Honey ferments are a subject we will be discussing at our upcoming 'Lacto Fermenting 101' classes! We ferment lots of things in honey and this is a favorite! The jar to the right in our photo is a freshly completed honey ferment. The jar on the left is (what's left of) a ferment made on December 23. This ferment helps to lessen the effect of colds and viruses...even keeping them at bay!
Honey Fermented Garlic
Peel the skins and trim the ends of individual cloves of garlic. Place cloves in a jar leaving plenty of headspace. This ferment can get quite bubbly! Slowly pour honey over garlic cloves. We prefer locally sourced raw honey which is readily available at our local farmer's market. Raw honey is also available in the health market of many grocery stores. The garlic will float. Unlike other ferments no weights are necessary to submerge the garlic cloves. Swirl the cloves in honey on a daily basis to insure all cloves are coated. After a period of time the cloves will begin to darken and sink. Some cloves may turn a green or blue color which is a normal chemical reaction. Garlic will be fully fermented in about a month.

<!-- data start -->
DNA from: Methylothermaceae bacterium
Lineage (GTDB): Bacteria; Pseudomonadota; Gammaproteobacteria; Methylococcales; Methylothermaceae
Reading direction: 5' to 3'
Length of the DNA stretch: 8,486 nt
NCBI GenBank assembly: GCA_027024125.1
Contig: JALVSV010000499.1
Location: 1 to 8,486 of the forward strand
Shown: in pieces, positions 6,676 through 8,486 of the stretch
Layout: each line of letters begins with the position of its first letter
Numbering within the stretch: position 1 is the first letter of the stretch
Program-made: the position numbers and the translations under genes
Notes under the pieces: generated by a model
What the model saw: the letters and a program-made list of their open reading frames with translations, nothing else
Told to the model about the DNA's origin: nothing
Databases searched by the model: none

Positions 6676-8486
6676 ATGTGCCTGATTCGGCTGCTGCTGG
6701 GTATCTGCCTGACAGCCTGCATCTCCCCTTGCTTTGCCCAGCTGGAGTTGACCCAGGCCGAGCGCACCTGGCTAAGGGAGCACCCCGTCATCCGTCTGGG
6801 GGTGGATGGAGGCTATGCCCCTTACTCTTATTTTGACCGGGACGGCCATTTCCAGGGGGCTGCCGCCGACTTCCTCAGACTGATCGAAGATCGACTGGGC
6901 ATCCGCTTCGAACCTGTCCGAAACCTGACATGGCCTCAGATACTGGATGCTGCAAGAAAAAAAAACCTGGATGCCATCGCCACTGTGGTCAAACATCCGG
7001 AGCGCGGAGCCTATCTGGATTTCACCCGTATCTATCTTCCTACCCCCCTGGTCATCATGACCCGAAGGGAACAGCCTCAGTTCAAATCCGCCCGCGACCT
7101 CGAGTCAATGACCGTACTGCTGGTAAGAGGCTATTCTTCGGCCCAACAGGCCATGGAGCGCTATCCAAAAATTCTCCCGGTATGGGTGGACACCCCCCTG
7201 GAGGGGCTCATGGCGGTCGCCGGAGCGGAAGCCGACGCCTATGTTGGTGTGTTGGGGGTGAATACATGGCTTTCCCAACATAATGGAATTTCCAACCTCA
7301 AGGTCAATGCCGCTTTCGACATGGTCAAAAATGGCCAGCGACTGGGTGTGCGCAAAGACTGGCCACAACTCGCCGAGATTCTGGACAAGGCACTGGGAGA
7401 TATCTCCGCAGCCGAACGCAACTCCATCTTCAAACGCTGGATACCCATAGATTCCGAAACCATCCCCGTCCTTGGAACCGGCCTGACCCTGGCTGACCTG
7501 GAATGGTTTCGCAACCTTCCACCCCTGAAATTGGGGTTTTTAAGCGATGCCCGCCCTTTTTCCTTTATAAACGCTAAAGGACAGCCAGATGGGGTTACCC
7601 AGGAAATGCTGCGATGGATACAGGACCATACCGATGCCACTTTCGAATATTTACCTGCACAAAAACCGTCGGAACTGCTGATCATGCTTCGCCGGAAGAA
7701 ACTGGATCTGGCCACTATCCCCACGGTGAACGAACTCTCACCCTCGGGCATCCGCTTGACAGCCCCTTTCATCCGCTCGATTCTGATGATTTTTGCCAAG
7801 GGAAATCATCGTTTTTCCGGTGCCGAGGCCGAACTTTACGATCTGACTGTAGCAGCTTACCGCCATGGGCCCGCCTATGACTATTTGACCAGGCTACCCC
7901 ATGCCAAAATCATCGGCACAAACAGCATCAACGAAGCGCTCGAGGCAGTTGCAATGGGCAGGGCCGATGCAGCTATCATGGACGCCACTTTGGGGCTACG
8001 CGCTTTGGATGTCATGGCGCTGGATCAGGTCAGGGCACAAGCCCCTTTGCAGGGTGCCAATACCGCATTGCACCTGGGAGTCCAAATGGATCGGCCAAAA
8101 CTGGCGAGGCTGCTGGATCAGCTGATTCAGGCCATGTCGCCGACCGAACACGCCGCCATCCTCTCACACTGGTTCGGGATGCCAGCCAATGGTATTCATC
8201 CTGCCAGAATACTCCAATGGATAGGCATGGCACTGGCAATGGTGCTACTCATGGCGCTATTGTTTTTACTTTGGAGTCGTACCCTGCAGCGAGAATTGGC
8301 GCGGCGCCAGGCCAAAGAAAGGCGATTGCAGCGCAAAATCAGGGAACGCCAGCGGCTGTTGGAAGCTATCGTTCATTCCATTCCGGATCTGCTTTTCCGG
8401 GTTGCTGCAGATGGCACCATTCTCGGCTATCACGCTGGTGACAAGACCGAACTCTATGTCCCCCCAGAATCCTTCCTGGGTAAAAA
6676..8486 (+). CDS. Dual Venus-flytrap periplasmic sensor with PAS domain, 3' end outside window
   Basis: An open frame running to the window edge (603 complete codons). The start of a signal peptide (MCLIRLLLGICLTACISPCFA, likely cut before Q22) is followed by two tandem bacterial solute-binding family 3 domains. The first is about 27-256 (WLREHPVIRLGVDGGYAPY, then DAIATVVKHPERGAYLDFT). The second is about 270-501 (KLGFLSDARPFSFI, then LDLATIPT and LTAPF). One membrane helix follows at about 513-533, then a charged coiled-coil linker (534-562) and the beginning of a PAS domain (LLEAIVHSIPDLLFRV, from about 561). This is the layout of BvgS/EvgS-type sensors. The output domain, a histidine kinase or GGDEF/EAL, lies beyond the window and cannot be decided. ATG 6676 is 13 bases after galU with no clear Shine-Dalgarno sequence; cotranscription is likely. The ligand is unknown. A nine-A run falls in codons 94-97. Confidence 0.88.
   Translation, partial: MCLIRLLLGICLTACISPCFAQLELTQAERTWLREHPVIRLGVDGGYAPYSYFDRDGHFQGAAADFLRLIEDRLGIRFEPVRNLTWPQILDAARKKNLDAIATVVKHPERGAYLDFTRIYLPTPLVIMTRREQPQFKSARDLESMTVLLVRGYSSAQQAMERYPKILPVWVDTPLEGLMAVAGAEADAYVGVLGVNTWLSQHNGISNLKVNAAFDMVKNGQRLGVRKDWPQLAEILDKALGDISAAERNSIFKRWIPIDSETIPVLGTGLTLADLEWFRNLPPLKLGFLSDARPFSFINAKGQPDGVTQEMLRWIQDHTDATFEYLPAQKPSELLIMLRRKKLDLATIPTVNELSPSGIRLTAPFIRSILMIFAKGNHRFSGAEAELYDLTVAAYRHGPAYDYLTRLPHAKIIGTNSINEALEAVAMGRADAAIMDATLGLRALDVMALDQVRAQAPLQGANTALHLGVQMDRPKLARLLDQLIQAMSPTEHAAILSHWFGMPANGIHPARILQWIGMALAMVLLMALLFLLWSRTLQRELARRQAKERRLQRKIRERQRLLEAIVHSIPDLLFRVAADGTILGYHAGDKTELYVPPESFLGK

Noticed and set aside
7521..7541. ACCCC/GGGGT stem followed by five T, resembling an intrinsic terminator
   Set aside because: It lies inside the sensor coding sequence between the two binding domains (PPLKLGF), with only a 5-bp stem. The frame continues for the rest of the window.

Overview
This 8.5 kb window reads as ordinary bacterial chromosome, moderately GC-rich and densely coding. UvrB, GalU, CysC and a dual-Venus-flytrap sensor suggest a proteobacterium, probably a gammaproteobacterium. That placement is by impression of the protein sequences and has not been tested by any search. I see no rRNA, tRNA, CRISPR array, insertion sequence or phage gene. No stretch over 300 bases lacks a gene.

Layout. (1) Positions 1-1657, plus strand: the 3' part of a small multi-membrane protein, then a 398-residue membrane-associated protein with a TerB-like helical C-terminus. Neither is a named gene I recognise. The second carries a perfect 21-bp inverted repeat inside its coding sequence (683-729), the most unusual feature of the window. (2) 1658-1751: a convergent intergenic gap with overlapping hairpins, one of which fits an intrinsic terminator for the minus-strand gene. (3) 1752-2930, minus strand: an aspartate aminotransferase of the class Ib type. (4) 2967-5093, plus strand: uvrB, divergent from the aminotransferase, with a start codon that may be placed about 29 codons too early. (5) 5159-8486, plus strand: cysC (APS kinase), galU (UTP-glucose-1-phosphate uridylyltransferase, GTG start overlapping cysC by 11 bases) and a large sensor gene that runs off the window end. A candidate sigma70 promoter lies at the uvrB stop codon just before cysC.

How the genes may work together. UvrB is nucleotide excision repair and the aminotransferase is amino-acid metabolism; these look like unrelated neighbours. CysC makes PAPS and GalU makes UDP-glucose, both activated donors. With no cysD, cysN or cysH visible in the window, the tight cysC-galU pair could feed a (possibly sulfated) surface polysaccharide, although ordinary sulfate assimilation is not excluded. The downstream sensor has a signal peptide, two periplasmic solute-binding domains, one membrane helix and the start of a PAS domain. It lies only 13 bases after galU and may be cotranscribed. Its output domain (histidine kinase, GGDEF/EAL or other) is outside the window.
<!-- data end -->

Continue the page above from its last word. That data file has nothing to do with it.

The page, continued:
Take a spoonful of garlic honey at the first sign of illness to relieve the symptoms. Cloves can be consumed whole or minced and added to salads. They make a delicious topping for baked potatoes or scrambled eggs.
Learn more about honey ferments at our next 'Lacto Fermenting 101' class! April 2 from 1:00 to 3:00 at TLC Country Floral, 1442 County Road 18, Hooper, NE. Fee for class is $10.00 and advance registration is required. Many samples of fermented foods and beverages will be available for tasting. Guest speaker will be a registered dietician who will discuss the health benefits of fermented foods. Please contact Sue Fase at (402) 654-2058 or email at email@example.com to get registered for this fun and informative class!